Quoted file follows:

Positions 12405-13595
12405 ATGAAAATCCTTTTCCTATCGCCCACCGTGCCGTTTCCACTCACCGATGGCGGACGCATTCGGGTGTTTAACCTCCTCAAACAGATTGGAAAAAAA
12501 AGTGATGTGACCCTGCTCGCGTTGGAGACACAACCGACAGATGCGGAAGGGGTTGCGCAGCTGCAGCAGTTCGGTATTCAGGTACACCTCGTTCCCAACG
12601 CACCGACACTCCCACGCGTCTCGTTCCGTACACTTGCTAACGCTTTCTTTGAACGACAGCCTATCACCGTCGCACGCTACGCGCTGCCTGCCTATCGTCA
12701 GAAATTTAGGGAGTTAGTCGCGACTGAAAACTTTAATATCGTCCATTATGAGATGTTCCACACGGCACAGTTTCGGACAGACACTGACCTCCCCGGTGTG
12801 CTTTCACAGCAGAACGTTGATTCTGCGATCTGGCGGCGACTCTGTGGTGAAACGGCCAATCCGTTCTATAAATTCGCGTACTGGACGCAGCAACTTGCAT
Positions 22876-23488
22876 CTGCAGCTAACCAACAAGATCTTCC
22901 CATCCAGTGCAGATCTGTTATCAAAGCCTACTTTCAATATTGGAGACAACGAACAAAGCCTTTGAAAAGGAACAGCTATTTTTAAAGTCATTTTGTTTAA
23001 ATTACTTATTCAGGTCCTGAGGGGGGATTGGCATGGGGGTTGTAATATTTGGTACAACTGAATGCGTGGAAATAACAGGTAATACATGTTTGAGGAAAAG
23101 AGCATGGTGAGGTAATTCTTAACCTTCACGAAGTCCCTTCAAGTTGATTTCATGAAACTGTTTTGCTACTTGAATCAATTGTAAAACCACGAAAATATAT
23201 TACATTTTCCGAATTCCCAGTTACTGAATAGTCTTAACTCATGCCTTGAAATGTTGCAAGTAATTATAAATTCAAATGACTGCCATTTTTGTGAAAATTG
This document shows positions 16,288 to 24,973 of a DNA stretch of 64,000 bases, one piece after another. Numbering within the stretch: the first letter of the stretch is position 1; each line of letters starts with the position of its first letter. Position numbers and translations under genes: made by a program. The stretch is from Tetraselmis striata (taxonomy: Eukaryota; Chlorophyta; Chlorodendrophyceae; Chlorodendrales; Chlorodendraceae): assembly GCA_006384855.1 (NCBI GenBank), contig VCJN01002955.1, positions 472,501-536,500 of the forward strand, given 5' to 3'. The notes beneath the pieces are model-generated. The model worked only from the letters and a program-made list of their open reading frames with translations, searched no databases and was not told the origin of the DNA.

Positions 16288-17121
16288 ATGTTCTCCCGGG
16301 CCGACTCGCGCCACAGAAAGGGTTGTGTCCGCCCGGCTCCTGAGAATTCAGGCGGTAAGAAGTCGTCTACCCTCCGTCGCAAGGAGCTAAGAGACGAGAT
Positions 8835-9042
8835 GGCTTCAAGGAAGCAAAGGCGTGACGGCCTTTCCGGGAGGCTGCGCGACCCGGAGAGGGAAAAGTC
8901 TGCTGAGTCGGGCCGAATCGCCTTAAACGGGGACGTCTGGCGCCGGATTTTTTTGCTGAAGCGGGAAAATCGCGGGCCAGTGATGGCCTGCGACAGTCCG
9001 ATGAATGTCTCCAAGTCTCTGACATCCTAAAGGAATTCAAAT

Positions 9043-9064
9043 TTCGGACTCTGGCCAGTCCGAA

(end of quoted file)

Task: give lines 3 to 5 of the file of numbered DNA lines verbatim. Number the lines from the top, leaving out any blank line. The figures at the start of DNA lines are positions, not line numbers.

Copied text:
12501 AGTGATGTGACCCTGCTCGCGTTGGAGACACAACCGACAGATGCGGAAGGGGTTGCGCAGCTGCAGCAGTTCGGTATTCAGGTACACCTCGTTCCCAACG
12601 CACCGACACTCCCACGCGTCTCGTTCCGTACACTTGCTAACGCTTTCTTTGAACGACAGCCTATCACCGTCGCACGCTACGCGCTGCCTGCCTATCGTCA
12701 GAAATTTAGGGAGTTAGTCGCGACTGAAAACTTTAATATCGTCCATTATGAGATGTTCCACACGGCACAGTTTCGGACAGACACTGACCTCCCCGGTGTG